Thoughts on Groundhog Day

It is Groundhog day. Honestly, it doesn’t mean a lot to me. Its prime significance is that it is my father’s birthday. He would have been one hundred one years old today. He unfortunately only managed to get to forty.

The Groundhog business is truly so silly that I cannot even remember what the groundhog’s seeing his shadow means. I do think that it means six more weeks of winter and apparently he didn’t see his shadow. Here in Deerfield, he would have seen his shadow, for whatever the significance is. It is very important however for other reasons. I think that it is a way to get us through the winter, a marker of sorts. Especially those of us who live in the north in the colder climes, this is helpful.

Thanksgiving is a holiday that kind of celebrates the harvest and perhaps causes us to give thanks. Christmas, for me, is a celebration I look forward to because of the children. New Year’s, so close to Christmas, is just a way of getting a nice recap of the year and move forward. These holidays, although somewhat meaningless, are helpful as something to look forward to, to be pleasantries.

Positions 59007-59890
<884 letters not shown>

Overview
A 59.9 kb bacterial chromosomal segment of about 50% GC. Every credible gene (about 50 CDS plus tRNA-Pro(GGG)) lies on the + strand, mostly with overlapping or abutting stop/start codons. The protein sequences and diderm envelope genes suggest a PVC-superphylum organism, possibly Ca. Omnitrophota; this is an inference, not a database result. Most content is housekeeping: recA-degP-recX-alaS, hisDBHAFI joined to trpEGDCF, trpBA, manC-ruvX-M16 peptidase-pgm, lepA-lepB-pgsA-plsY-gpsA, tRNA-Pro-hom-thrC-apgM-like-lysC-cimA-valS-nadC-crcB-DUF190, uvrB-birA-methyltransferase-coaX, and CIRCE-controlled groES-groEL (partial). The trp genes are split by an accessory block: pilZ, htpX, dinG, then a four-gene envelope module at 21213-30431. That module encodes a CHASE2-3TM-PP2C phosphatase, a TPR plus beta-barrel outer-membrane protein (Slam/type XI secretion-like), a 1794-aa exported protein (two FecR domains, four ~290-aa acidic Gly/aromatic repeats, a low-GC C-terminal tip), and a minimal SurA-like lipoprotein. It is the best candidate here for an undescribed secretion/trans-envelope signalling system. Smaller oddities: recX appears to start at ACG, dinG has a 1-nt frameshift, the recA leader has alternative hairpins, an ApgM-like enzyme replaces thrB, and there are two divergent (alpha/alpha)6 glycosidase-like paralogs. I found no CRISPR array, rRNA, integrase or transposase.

Now we are heading into Ash Wednesday and Carnival and then toward Easter. Whether you are Christian or not, all of these secular and non-secular holidays that are adopted are just nice markers to get us through the season. I find that the toughest season is the time after Christmas. At this point, we are perhaps not all that happy with the winter season and ready to move on. Mother Nature, however, or Nature Mama, as one of our grandkids says, has different ideas. I am already thinking about my love affair with Passover Egg Matzoh, a favorite of mine since childhood. When that appears in the store, I will be filling up my coffers.

Another thing to remember is that so many of the so-called religious holidays were put in place by the Church to replace pagan holidays. Even the supposed pagans had markers that helped them get through the winter.

Yes, these holidays, as silly as they might be, like that of Punxsutawney Phil of Groundhog Day fame, serve a true purpose.

About Richard Koerner

Sixty something, father, papi, educator, organizer, Francophile, traveler, amateur photographer, gardener, cyclist, kayaker, calligrapher, cinephile, reader, and overall renaissance type human being.
This entry was posted in Life in general, Thoughts and philosophy. Bookmark the permalink.

Leave a Reply

Your email address will not be published. Required fields are marked *

This site uses Akismet to reduce spam. Learn how your comment data is processed.